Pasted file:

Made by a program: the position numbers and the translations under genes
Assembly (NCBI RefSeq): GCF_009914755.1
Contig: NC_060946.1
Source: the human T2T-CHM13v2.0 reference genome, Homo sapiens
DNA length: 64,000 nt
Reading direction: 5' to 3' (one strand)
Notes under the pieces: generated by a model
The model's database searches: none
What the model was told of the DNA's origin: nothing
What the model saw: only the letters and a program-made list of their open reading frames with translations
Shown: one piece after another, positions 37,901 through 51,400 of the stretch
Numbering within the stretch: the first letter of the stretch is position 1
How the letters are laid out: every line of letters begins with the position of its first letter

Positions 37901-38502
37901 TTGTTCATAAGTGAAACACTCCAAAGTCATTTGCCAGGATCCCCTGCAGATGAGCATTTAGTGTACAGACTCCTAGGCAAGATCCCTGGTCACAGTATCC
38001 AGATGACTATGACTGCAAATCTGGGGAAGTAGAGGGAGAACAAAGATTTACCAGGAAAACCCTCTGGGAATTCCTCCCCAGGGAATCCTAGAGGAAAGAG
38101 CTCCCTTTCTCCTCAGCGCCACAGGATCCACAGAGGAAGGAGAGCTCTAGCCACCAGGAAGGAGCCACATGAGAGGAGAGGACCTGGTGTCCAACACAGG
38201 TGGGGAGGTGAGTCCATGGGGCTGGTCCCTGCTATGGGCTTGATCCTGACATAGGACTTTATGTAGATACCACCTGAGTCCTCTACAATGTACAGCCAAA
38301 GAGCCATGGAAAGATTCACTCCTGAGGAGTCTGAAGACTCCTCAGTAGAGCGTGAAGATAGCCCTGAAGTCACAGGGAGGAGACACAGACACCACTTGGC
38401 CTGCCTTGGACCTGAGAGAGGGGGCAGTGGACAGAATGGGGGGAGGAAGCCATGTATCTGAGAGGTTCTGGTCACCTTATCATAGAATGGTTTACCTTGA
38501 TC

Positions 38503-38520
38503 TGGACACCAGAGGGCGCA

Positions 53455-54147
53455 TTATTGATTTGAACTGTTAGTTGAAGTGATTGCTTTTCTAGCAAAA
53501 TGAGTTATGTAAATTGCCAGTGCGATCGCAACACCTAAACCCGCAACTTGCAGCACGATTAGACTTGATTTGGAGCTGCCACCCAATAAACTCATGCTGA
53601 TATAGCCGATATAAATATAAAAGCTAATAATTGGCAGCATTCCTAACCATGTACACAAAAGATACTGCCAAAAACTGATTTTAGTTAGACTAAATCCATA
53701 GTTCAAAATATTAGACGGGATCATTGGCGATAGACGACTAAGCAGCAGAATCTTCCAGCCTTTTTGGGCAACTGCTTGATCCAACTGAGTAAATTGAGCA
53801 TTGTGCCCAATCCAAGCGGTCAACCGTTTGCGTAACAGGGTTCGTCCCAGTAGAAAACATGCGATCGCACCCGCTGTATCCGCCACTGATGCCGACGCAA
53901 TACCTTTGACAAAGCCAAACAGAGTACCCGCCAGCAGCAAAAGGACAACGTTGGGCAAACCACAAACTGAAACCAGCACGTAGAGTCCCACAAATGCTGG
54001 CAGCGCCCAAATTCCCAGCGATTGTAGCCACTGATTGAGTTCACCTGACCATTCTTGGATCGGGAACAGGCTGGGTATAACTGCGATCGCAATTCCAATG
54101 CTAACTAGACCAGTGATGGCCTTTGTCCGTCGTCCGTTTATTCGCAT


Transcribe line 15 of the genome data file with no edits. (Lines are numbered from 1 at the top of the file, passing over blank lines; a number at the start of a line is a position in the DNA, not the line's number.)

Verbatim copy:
37901 TTGTTCATAAGTGAAACACTCCAAAGTCATTTGCCAGGATCCCCTGCAGATGAGCATTTAGTGTACAGACTCCTAGGCAAGATCCCTGGTCACAGTATCC